National lockdowns in the UK and Europe – where Trainline runs the majority of its operations – meant that customers were less inclined and less able to take journeys via rail. That said, at the time of writing (26 May 2020), the share price was recovering as lockdowns began to be lifted and governments attempted to achieve a partial return to normality.

Trainline key personnel

There are nine people on the senior leadership team at Trainline:

Clare Gilmartin Chief executive officer (CEO)
Shaun McCabe Chief finance officer (CFO)
Mark Holt Chief technology officer
Victoria Biggs VP brand and communications
Bill Hopkins Executive director operations and TOC solutions
Neil Murrin General counsel and director regulatory affairs
Robin Hancock Chief people officer
Pete Wade VP growth
Alidad Moghaddam General manager international

Trainline business model

As a ticket purchasing and journey planning company, Trainline is paid commission by rail and coach operators for ticket sales. It also generates revenue through booking fees, travel insurance, advertising and through white label products developed for rail companies.

The company is looking to expand its operations in the coming years, particularly in Europe. It is also looking to expand the number of rail carriers and journey providers that it works with.

Trainline share price analysis: how to analyse the Trainline share price

You can use both technical and fundamental analysis to analyse the Trainline share price.

Technical analysis can help you to attempt to determine a future price movements of Trainline shares based on chart patterns and price action. Popular technical indicators include moving averages, the parabolic SAR, the Williams %R and the stochastic oscillator.

Fundamental analysis will look at factors like news reports, government announcements or company leadership changes. These could be good or bad news for the Trainline share price, depending on the circumstances. For example, when governments announced national lockdowns the share price fell, but when lockdowns were slowly lifted the share price increased.

Footnotes

1Deposits on leveraged trades are 20%-25% for 99.14% of tier-one shares (correct as of 1 June 2020). For more information, view our share trading margin rates.

2Tax laws are subject to change and depend on individual circumstances. Tax law may differ in a jurisdiction other than the UK.


This information has been prepared by IG, a trading name of IG Markets Limited. In addition to the disclaimer below, the material on this page does not contain a record of our trading prices, or an offer of, or solicitation for, a transaction in any financial instrument. IG accepts no responsibility for any use that may be made of these comments and for any consequences that result. No representation or warranty is given as to the accuracy or completeness of this information. Consequently any person acting on it does so entirely at their own risk. Any research provided does not have regard to the specific investment objectives, financial situation and needs of any specific person who may receive it. It has not been prepared in accordance with legal requirements designed to promote the independence of investment research and as such is considered to be a marketing communication. Although we are not specifically constrained from dealing ahead of our recommendations we do not seek to take advantage of them before they are provided to our clients. See full non-independent research disclaimer and quarterly summary.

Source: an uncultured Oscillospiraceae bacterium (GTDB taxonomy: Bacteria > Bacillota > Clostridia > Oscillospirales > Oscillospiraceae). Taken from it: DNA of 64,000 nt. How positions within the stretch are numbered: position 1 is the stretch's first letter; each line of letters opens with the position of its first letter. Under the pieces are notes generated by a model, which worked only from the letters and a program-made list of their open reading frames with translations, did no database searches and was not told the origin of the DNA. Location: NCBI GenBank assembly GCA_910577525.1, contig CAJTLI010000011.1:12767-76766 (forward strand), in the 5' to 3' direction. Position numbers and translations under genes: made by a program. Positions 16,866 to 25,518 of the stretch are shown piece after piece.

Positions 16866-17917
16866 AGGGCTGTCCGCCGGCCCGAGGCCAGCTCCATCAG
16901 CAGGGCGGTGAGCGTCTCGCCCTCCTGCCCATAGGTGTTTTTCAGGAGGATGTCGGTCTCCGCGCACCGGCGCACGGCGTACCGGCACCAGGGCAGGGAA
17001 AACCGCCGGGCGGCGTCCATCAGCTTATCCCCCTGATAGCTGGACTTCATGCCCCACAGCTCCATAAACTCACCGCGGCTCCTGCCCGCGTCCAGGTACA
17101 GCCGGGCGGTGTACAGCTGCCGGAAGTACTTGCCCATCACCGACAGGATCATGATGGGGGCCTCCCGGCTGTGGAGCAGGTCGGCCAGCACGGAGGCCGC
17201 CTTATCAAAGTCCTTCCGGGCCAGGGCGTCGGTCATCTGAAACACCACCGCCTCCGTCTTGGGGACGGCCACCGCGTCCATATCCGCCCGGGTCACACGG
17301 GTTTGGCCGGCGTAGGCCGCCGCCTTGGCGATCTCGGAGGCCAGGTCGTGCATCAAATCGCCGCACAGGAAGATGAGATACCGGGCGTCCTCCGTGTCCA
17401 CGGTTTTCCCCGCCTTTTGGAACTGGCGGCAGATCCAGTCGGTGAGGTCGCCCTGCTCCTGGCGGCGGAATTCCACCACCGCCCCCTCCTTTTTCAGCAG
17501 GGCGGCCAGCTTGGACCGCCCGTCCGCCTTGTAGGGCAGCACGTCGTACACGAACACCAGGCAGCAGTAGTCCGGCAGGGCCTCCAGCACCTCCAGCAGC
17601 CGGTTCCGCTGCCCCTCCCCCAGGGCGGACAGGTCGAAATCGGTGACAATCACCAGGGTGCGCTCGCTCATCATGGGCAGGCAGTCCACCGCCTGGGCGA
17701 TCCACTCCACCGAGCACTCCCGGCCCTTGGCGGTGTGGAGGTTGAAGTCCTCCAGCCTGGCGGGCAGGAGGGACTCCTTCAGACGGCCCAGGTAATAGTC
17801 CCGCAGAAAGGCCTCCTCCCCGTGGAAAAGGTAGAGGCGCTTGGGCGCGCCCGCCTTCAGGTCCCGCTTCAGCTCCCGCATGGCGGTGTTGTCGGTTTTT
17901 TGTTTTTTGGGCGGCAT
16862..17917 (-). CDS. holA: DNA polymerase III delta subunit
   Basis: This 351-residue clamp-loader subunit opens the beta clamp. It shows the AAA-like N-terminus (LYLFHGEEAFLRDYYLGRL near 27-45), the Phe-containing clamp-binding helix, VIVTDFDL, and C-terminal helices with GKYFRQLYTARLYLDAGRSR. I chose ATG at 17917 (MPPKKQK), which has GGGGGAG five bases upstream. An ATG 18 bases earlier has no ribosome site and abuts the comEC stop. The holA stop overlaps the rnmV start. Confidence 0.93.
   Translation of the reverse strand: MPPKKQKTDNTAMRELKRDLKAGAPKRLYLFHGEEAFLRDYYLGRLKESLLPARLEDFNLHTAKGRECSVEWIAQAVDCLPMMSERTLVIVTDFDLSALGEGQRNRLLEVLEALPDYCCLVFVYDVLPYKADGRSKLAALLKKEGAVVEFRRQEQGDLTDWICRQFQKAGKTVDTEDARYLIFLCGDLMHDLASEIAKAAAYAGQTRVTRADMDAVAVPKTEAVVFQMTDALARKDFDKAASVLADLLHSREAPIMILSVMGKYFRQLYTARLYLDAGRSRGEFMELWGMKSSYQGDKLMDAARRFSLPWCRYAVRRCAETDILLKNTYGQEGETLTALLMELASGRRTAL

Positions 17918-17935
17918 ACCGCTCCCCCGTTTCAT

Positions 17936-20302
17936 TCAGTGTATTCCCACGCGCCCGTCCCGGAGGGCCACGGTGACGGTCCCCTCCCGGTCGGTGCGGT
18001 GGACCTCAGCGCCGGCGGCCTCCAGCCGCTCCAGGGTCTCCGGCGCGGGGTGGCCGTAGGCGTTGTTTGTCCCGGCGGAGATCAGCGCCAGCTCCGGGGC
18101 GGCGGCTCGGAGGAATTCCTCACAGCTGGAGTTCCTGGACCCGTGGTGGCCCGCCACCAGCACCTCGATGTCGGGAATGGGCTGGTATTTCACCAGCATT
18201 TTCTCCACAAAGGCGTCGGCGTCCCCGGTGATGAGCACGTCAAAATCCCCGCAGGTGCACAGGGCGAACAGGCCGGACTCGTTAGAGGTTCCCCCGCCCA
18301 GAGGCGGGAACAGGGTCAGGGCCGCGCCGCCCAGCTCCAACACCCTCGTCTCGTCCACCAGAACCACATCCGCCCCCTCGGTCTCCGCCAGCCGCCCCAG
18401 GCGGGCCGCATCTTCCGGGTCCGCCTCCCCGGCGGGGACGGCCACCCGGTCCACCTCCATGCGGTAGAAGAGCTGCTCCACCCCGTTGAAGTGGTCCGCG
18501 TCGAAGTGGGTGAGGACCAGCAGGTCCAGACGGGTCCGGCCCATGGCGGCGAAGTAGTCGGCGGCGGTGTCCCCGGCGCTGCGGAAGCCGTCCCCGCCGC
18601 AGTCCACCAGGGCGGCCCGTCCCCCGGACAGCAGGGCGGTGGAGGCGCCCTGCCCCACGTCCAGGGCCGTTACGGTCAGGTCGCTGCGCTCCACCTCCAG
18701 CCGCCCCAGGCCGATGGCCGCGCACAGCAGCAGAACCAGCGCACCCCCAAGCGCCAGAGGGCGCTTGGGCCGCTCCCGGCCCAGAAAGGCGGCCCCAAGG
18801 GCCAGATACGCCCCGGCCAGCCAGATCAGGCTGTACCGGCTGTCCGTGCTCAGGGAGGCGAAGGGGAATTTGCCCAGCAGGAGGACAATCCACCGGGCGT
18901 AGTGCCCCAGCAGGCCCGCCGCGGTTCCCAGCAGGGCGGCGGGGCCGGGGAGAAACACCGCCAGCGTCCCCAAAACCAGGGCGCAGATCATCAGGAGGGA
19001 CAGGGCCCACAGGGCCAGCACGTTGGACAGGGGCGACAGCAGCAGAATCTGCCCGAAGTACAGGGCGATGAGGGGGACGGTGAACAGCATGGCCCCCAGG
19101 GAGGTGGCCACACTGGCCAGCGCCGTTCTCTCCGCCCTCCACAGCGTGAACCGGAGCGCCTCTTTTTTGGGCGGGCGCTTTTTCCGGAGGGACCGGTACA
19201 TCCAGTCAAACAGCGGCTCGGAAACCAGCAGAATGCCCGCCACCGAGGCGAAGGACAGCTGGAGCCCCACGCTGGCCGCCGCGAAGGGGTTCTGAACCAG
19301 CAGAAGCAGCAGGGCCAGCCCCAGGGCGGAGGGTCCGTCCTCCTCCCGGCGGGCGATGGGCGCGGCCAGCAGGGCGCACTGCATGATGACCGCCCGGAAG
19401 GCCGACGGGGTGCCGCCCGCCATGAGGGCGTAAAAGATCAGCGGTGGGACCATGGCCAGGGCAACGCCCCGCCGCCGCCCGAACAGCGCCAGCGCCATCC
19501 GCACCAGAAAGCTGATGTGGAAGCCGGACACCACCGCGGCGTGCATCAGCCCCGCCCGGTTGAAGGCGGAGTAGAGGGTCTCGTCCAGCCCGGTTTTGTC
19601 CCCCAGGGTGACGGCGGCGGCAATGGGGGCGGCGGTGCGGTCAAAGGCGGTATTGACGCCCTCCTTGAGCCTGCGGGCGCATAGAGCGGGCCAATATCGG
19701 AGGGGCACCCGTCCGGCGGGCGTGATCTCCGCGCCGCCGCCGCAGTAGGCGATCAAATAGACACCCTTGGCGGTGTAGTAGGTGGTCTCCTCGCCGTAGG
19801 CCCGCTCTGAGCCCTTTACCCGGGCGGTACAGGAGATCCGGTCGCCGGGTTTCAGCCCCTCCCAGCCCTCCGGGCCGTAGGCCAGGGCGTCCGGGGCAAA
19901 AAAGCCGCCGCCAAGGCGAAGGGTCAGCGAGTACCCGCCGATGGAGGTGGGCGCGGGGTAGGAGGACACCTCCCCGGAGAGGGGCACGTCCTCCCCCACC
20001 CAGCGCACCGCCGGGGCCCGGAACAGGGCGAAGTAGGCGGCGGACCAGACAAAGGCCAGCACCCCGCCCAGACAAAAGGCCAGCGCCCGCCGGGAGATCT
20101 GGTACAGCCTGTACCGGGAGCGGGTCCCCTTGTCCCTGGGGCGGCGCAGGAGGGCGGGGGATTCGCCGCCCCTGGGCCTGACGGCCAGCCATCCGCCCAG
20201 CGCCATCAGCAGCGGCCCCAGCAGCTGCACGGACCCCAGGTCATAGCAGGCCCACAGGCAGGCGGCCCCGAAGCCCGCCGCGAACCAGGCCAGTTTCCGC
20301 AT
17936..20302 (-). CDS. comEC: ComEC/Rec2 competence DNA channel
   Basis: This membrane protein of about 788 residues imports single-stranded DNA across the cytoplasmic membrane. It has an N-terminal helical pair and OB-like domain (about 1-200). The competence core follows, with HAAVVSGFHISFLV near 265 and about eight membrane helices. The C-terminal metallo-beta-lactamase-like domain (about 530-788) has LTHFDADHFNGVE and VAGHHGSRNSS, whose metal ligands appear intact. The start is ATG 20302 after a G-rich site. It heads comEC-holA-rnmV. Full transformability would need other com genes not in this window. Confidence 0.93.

Explore the markets with our free course

Discover the range of markets you can spread bet on - and learn how they work - with IG Academy's online course.

Turn knowledge into success

Practice makes perfect. Take what you’ve learned in this shares strategy article, and try it out risk-free in your demo account.

Ready to trade shares?

Put the lessons in this article to use in a live account. Upgrading is quick and simple.

  • Trade over 16,000 popular global stocks
  • Protect your capital with risk management tools
  • Deal on 70 key US stocks out-of-hours, so you can react to news

Inspired to trade?

Put the knowledge you’ve gained from this article into practice. Log in to your account now.

What is the number one mistake traders make?

We reveal the top potential pitfall and how to avoid it. Discover how to increase your chances of trading success, with data gleaned from over 100,00 IG accounts.


For more info on how we might use your data, see our privacy notice and access policy and privacy webpage.

You might be interested in…

Find out what charges your trades could incur with our transparent fee structure.

Discover why so many clients choose us, and what makes us a world-leading provider of spread betting and CFDs.

Stay on top of upcoming market-moving events with our customisable economic calendar.

Spread bets and CFDs are complex instruments and come with a high risk of losing money rapidly due to leverage. 76% of retail investor accounts lose money when trading spread bets and CFDs with this provider. You should consider whether you understand how spread bets and CFDs work, and whether you can afford to take the high risk of losing your money. Spread bets and CFDs are complex instruments and come with a high risk of losing money rapidly due to leverage.